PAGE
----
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Researchers at Vanderbilt University have developed artificial intelligence technology to potentially help basketball players improve their game on the court.
Jules White, Associate Dean for Strategic Learning Programs and Associate Professor of Computer Science and Computer Engineering, and Carlos Olea, Ph.D. student in the computer science department, developed an artificial intelligence software called temporal relational network to help determine the context and mechanics behind every shot taken by a player.
“I’m really excited about the potential of AI to help home hobbyists learn and improve,” White told Fox News Digital. “I think a lot of people have limited time and money to access coaching, so I think it expands access to the information you need to improve.”
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The idea was born after a former student connected White and Olea with Basketball NOAH, a company that uses state-of-the-art cameras and software to watch practices and collect shooting stats for NBA and NCAA players. Using facial recognition and computer vision, NOAH generates detailed statistics on how and where someone shoots, the trajectory of the ball and where they missed their shots from.
NOAH provided more than 50,000 hours of video footage, which the researchers used to categorize five different types of shots: free throw, catch and shoot, out of dribble, fake misstep, and backing up. Thanks to AI, they were able to optimize the recognition of the type of shot, achieving an accuracy of 96.8% on 1,500 new shots.
White said the researchers were interested in knowing the stats, but also the context behind the stats, like if the player was just standing there shooting over and over, versus if they were in the middle of the game or s he had just received a pass. .
“We connected and discussed a research project where we would look at developing deep learning models to help them identify what was going on,” White said. “Basically, the AI is trying to learn and understand what movements are related to different types of shots. We basically teach him what things look like on video.
White said doing that is a human job in basketball because people in the sport have to watch those thousands of videos and individually label each one based on the type of shot.
He said Olea’s role was to use all of these examples to teach the AI how to identify the type of shot, with the seeker code basically telling the AI what it did wrong and where it went. made mistakes. White called it an interactive process where the AI receives examples and tries to predict what the correct answer is for those examples. After that, the program goes back and sees what it did wrong, and it updates its understanding of those moves.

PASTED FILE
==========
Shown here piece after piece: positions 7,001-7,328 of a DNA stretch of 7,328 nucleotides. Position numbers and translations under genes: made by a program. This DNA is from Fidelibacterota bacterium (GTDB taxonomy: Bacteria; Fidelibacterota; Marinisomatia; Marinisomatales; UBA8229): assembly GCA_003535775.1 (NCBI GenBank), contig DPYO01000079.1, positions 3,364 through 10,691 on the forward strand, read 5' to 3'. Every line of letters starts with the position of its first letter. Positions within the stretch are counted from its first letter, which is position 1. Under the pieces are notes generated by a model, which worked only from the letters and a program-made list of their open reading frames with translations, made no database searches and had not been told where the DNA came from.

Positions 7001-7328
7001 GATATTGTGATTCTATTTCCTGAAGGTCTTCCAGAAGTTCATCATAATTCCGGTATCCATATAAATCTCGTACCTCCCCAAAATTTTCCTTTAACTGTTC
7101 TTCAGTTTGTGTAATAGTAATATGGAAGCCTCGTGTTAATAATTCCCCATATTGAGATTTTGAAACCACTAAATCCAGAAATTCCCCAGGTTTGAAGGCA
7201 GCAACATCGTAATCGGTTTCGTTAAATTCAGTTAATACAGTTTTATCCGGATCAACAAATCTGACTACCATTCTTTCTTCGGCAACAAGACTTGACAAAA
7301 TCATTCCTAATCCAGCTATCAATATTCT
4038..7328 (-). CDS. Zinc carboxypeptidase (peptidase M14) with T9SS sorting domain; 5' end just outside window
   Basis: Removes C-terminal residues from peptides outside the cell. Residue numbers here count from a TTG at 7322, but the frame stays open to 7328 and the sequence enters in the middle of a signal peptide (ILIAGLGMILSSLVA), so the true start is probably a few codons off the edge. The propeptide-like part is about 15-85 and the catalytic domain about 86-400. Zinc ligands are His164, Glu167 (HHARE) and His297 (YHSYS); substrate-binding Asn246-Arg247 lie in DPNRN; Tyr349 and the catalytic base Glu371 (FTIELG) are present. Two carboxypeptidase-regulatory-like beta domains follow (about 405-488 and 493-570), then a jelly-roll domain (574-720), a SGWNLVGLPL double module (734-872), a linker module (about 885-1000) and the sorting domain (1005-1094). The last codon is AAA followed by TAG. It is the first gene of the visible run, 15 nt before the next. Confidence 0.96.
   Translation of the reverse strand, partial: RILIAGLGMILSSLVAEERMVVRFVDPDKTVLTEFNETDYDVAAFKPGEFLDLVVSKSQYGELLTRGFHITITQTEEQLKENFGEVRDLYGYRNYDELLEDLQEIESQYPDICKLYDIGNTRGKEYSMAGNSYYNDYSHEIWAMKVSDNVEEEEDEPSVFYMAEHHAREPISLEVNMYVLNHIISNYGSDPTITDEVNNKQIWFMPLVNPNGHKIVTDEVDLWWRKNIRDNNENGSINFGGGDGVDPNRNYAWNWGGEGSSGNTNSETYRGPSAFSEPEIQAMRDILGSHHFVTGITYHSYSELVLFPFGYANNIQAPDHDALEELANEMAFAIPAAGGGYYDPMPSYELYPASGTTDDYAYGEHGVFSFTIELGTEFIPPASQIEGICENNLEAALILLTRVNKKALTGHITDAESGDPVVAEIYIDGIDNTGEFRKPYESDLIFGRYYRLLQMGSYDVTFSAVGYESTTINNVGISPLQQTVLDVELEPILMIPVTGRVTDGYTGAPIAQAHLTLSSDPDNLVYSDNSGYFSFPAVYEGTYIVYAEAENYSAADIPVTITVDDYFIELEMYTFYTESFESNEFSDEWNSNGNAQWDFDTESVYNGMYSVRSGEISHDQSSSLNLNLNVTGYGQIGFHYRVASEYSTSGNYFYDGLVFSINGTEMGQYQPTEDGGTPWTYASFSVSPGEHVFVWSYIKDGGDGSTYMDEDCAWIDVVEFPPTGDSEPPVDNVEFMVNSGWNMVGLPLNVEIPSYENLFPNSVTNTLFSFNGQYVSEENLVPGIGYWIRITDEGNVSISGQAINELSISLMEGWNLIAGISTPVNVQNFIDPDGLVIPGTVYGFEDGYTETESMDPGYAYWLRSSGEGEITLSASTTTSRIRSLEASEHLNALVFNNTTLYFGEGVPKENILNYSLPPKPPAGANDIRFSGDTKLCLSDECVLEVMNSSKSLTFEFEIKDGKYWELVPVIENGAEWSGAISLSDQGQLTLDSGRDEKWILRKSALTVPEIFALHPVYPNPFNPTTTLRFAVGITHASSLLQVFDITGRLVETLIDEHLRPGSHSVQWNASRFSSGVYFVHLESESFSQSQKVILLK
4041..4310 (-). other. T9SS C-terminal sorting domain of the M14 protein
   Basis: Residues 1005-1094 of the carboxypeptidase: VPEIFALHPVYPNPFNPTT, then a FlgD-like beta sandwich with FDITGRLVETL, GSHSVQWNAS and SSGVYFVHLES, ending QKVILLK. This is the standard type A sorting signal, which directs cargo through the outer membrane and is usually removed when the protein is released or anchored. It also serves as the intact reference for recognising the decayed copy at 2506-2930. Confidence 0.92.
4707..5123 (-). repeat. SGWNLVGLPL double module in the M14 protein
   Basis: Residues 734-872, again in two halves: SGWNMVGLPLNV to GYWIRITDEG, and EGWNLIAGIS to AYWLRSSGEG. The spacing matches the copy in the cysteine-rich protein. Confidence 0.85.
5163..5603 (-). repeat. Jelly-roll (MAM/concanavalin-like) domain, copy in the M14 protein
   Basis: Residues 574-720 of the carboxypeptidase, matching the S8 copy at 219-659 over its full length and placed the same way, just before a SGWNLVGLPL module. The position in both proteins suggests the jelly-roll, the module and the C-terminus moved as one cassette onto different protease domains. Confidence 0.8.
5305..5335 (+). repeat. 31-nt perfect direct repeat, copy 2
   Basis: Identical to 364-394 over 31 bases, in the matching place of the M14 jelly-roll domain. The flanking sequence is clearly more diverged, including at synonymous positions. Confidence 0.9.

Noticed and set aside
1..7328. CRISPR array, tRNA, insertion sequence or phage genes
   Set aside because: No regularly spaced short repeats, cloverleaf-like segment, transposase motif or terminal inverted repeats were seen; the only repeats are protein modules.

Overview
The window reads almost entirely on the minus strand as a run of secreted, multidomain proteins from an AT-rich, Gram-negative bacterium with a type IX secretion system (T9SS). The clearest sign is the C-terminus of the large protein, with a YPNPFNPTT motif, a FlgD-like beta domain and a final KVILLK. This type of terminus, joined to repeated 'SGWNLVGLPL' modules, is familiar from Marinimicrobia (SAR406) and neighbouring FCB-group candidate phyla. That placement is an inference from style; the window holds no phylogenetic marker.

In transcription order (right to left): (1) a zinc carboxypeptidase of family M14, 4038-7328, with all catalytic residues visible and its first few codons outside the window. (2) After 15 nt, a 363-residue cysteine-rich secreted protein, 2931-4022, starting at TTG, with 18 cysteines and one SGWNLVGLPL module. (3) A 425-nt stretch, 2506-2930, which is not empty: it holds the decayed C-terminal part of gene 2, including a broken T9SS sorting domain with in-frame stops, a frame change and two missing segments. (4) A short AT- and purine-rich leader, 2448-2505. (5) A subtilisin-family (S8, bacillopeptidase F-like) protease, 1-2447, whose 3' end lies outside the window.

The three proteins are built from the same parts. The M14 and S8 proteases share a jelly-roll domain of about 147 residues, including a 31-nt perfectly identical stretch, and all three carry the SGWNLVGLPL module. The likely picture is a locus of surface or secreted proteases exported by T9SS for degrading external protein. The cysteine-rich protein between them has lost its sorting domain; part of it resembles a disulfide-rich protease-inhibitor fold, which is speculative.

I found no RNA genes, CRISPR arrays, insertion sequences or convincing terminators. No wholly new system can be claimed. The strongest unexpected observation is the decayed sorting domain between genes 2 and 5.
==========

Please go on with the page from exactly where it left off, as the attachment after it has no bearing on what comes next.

“The AI we designed can be seen as a very naive person trying to learn something, in this case how to identify these different types of basketball shots,” Olea said.
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White said you can probably get the same kind of information by following a player with a clipboard, although he noted it would be “hugely expensive to do so”.
“For some players you can justify that expense, but for everyone else it can automate that process of gathering that information that the player and the coach can use to make decisions about how they can train.” , did he declare.
Olea said the simple categorization of shots is only a small part of basketball, as other factors can impact the shot, such as the quality of the defender or the speed of the player.
The researchers said they started with the basics, but hoped to evolve — with more research — into other parts, possibly assigning attributes to different actors. They said the partnership with NOAH was very helpful in understanding the stats and context behind each shot.
“We started with those first five things (the five types of plans), but to be effective from a research perspective, you kind of need a partner like that who really understands what matters and what are the stats you want to know and what are the contextual things,” White said. “So in the future you would want exactly things like that.”
Over time, White said he hopes the sports world will see more of this type of research. He thinks companies, like NOAH, could eventually take this kind of approach and apply it to real-world products and business systems you can use.
“So I bet over time the kind of advanced stuff we’re talking about here could be done on your phone,” he added, saying it could be an app installed on your phone, which people can use at home or at the gym. “I think the long-term vision as AI gets more sophisticated is that it would head in a direction like that.”
“That’s kind of where it gets exciting to just take something very raw that people are collecting now, like videos of themselves doing something…and give you that extra bit of information. to help you improve,” he added. “So that’s where I would love to have something like that for all things sports related.”
Olea, who grew up spending hours playing baseball, sometimes alone, said the technology would have served him well in his youth.
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“Having that kind of feedback would be extremely helpful in improving my own game and just understanding what I need to do to improve as a player,” he added.
White and Olea discussed shot analysis in an award-winning conference paper titled “Deep Learning Action Recognition Analysis for Basketball Shot Type Identification.”